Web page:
The order processing plugin can be invoked, perhaps routing flow based on the previous state information, such as for state machine processing for SSL certification processing. The plugin might respond with a status that the Barbican Core logic could use to determine what to do with the plugin next...for example, 'Done' might indicate order processing is completed, 'Continue' might mean persist plugin state with the order for a future plugin call (say via invoked scheduled batch update from the CA), and 'Retry' might mean call the plugin again at a future time to retry an operation.
Scheduled and Batch Processing
The discussion so far has focused on synchronous and asynchronous invocation of plugins for a given workflow or order instance, but some processes might require batch processing across multiple instances. For example, SSL certification processing may involve requesting status from a CA on a scheduled basis. This status might be a batch of multiple SSL certificate order statuses at once, so Barbican would need to iterate through these order statuses and individually invoke plugin tasks for them. The plugin might provide a batch method that Barbican Core could invoke on a scheduled basis, with a callback function passed in that the plugin calls for each order instance seen in the batch. Barbican Core would implement the callback by enqueueing a plugin RPC task for a worker nodes to process.
To implement the scheduled processes, Barbican could use the Nova approach, that uses oslo-incubator's periodic_tasks annotation on Service methods that should be scheduled. It uses Eventlet greenpools under the hood. Currently the worker servers extend olso's Service, so they are the logical place for the scheduled processes to reside as well. A concern here though is that for reliability, each of the multiple workers should be able to schedule tasks such as the SSL batch status task above. If these separate scheduled tasks are in turn enqueuing single-order update tasks, it would be possible for more than one worker to be processing the same order instance.
Plugin Source Code Organization
The source code for 'Barbican Core' is found in the stackforge/barbican repository and includes logic supported the left hand side of the figures above, and an abstract base class defining the interactions to the plugins in the middle of the diagrams. Core should also always include simple example and standalone plugin implementations that are enabled out-of-the-box on local installations. They shouldn't require network access to function and demonstrate, should be well unit-tested and should provide a good example to developers of new plugins.
Beyond these simple default plugins however, it is not as obvious how to manage specific plugin implementations' source code. On one hand it is convenient to bundle with Core source code for specific plugin implementations that are likely to be used for production Barbican installations. For example, Barbican Core does currently include PKCS11 and Dogtag based crypto plugins. On the other hand, these plugins usually have dependencies on libraries that are not part of the OpenStack global requirements, and therefore have to accommodate out-of-the-box deployments that don't have those dependencies installed. Hence thorough unit testing is more difficult (via patching) and code logic is a bit more complicated to deal with missing imports.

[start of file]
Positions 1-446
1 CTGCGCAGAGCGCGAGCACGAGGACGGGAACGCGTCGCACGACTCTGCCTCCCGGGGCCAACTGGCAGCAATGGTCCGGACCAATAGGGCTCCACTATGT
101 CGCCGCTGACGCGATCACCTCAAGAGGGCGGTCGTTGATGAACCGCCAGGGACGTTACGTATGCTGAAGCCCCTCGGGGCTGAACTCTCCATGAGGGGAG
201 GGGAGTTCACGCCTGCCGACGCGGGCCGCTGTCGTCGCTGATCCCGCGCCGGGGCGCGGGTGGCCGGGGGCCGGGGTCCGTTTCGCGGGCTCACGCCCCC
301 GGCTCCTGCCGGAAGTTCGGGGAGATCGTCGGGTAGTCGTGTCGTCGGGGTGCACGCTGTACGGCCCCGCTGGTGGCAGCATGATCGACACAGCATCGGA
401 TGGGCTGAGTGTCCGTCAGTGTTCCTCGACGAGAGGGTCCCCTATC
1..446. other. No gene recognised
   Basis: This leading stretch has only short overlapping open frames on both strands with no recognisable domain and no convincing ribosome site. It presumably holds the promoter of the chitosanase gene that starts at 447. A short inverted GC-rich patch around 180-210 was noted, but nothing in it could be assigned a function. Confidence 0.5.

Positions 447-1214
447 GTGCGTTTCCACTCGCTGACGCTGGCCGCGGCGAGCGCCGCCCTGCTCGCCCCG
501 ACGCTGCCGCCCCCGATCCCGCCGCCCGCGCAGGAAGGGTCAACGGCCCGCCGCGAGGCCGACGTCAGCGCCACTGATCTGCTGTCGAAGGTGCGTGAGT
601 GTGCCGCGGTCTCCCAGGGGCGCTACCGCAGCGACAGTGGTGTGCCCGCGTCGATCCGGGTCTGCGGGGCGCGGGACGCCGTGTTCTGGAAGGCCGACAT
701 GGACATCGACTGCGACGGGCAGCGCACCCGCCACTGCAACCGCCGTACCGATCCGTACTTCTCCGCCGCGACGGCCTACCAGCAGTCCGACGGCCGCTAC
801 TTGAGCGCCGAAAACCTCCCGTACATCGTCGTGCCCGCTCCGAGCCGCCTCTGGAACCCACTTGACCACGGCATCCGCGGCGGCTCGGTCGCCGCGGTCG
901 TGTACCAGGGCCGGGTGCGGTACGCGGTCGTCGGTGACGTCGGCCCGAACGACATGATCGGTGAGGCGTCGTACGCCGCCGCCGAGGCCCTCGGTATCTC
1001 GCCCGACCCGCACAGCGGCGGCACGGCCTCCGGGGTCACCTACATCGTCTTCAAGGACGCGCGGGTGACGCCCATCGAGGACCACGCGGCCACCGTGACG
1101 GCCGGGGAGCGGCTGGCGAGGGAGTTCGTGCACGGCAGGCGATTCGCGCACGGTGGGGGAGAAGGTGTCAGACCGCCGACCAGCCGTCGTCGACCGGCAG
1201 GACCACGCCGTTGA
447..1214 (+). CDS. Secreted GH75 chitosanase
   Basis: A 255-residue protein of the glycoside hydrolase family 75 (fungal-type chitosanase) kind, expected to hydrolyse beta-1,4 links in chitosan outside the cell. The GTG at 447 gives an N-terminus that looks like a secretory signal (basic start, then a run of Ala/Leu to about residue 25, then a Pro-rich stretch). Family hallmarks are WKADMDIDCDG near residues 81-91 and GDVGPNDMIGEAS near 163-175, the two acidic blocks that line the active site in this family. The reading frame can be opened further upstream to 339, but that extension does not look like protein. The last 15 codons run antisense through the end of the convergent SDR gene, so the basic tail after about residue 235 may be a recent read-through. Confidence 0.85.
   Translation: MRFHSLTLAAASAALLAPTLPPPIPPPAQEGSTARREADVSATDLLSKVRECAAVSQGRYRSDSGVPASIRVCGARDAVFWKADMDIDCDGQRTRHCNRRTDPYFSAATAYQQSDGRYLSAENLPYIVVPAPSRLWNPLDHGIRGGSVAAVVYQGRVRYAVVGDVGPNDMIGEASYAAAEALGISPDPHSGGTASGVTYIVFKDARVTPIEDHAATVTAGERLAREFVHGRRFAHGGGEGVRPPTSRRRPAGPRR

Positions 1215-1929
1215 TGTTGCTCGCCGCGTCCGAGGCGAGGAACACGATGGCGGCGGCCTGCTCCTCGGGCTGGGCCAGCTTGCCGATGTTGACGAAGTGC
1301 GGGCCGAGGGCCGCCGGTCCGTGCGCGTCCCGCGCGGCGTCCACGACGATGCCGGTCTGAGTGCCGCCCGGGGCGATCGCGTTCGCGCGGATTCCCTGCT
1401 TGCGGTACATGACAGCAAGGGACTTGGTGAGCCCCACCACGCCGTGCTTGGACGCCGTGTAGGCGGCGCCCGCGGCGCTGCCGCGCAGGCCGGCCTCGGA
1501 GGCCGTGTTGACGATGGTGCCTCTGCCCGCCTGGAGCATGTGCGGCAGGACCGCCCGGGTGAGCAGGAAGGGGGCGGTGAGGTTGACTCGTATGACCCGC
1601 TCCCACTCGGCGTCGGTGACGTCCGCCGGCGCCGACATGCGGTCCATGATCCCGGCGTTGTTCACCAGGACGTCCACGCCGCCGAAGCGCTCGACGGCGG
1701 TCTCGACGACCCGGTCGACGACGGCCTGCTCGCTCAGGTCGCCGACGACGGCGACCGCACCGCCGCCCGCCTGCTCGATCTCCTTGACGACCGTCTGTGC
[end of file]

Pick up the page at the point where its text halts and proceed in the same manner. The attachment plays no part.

Another option is to create separate git repositories for the plugin implementation source files, with a dependency on the Barbican Core source base such as to extend abstract plugin contracts. This approach would simplify the Barbican Core code base, but would require integrating multiple repositories for testing purposes. It would also require mechanisms to extend Barbican to include these external dependencies at package time. This is explored in the next section.
Discovering 3rd Party Plugins
With the bundled crypto plugin implementations that Barbican Core includes now (such as PKCS11 and Dogtag), activating them for usage just requires including their dependencies in the deployed Python package or deployment, and then enabling them via configurations in the /etc/barbican/barbican-api.conf file. Stevedore provides the ability to load these plugins and then to select/use them at run time.
For plugins developed outside of Barbican Core, Stevedore could still be used and in addition to installing non-OpenStack dependencies and adding configuration items to barbican-api.conf, would also require adding a setup.cfg file that defines the new plugin namespaces, aliases and classpaths. A new custom-deployment package could then be created and installed.
Another option is to use a plugin module discovery process similar to the Heat project's Resource discovery. Heat defines a folder location that is searched for new Resources, in the form of Python source files that extend a base Resource. A similar approach could be used to discover plugin implementations.